President Donald Trump’s administration is facing strong backlash from civil rights groups after voting against a U.N. resolution that condemns using the death penalty to punish “consensual same-sex relations.”
The U.N. Human Rights Council approved the measure on Friday with a 27-13 vote, with seven countries abstaining. The United States, led by Ambassador Nikki Haley, voted for an amendment to the resolution that said the death penalty was not necessarily a human rights violation, and voted against amendments urging countries to stop using experimental drugs in executions.
The Human Rights Campaign called the vote “beyond disgraceful,” and former Obama National Security Adviser Susan Rice took aim at Trump:
Shame on US! I was proud to lead U.S. efforts at UN to protect LGBTQ people, back in the day when America stood for human rights for all ?? https://t.co/3Y403bP7Wh
— Susan Rice (@AmbassadorRice) October 3, 2017
The Trump administration’s vote is nothing new — presidents from both parties have long objected to U.N. resolutions critical of capital punishment. In December 2016, for example — in the final weeks of Obama’s presidency — the U.S. voted against a resolution urging states not to execute minors, pregnant women, and those with intellectual disabilities.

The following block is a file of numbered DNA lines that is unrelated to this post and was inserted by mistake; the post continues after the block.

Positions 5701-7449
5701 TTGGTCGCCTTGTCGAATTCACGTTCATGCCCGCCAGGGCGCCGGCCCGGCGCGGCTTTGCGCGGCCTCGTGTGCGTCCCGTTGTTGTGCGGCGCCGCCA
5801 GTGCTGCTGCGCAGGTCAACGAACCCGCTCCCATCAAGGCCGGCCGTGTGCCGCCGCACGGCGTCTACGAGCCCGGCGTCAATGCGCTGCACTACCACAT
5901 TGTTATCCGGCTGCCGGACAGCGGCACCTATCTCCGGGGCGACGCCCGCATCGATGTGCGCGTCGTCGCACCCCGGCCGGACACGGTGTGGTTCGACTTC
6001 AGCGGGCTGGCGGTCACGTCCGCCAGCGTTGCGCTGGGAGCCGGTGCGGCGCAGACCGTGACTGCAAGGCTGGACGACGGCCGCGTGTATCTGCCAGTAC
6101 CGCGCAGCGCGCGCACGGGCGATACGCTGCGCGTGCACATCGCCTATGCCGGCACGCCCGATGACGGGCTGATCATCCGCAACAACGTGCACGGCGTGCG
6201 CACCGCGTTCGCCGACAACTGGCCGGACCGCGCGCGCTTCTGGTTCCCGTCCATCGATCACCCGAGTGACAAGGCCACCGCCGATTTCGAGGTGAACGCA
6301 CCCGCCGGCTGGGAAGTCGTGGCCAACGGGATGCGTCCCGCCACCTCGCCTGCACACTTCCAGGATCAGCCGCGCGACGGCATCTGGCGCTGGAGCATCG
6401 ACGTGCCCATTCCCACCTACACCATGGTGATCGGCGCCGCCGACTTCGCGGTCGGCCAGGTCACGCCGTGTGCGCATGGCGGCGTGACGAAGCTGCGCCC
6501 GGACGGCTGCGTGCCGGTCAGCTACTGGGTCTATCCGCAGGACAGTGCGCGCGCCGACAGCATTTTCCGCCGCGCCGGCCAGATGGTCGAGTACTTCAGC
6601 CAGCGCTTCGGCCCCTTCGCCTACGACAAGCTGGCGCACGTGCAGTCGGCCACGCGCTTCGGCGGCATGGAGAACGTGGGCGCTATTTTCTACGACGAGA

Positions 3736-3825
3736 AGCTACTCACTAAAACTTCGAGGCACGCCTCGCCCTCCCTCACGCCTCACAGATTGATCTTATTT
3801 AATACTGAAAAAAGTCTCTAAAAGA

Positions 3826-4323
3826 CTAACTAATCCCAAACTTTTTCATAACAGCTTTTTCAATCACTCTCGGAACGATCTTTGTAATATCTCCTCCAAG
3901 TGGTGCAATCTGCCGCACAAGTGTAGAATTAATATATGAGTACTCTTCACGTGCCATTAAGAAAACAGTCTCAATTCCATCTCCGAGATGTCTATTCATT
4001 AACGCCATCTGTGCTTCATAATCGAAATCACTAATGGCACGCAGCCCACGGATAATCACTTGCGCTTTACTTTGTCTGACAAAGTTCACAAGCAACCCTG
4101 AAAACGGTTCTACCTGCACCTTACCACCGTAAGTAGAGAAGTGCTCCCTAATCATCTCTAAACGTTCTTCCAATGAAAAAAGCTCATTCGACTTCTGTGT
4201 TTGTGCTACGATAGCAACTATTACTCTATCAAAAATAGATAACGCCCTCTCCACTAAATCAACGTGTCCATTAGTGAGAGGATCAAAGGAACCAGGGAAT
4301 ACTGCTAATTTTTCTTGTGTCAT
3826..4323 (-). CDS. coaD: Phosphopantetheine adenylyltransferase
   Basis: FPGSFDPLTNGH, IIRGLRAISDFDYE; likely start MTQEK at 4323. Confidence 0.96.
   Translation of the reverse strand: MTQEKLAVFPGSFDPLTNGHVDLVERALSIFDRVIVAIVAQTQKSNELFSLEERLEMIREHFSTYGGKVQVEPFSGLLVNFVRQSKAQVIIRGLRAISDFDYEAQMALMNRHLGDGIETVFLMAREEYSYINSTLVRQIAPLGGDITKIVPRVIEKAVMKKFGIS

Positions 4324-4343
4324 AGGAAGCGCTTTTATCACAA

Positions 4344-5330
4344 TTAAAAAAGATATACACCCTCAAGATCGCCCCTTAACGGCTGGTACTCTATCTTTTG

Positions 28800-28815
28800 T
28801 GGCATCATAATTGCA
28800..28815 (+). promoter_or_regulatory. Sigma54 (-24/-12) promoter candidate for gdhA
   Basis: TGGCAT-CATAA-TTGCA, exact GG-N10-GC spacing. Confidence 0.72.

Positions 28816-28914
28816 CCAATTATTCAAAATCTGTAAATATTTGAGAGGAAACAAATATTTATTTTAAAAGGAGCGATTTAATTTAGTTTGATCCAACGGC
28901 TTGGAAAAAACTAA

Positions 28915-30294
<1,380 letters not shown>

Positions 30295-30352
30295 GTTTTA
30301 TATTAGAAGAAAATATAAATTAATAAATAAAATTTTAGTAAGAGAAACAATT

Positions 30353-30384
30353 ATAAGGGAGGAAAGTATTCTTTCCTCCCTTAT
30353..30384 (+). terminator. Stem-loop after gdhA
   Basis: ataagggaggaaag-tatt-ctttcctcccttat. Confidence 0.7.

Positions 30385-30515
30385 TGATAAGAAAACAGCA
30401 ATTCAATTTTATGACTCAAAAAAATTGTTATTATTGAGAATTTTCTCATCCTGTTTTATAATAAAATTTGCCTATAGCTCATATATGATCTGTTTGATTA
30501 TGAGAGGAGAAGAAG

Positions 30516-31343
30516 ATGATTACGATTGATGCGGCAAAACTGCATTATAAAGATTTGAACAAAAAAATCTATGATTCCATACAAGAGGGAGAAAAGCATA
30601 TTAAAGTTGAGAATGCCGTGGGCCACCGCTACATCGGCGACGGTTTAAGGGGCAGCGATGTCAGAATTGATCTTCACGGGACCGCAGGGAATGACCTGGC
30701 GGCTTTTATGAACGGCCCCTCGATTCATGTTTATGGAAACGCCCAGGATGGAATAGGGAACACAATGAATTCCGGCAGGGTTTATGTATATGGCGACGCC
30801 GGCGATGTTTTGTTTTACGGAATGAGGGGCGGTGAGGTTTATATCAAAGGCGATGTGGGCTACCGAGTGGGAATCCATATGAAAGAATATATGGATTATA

While last week’s vote is not evidence of any significant policy change, it does show what kind of company the U.S. keeps among nations that support the death penalty. Twelve other countries joined the United States in voting against the resolution, including Egypt, which executes political dissidents, Ethiopia, which is considering the death penalty for same-sex activity, and Saudi Arabia, which, in 2015, beheaded more people than the Islamic State .
A 2014 report by Amnesty International found that even though the death penalty in on the books in one-third of the world’s countries, only nine countries have regularly used it in past years — including Iran, Sudan, China, and North Korea. In other words, when the United States defends the death penalty, it defends the practice of some of the world’s worst human rights violators.
The U.S. Mission to the U.N. did not return a request for comment from The Intercept.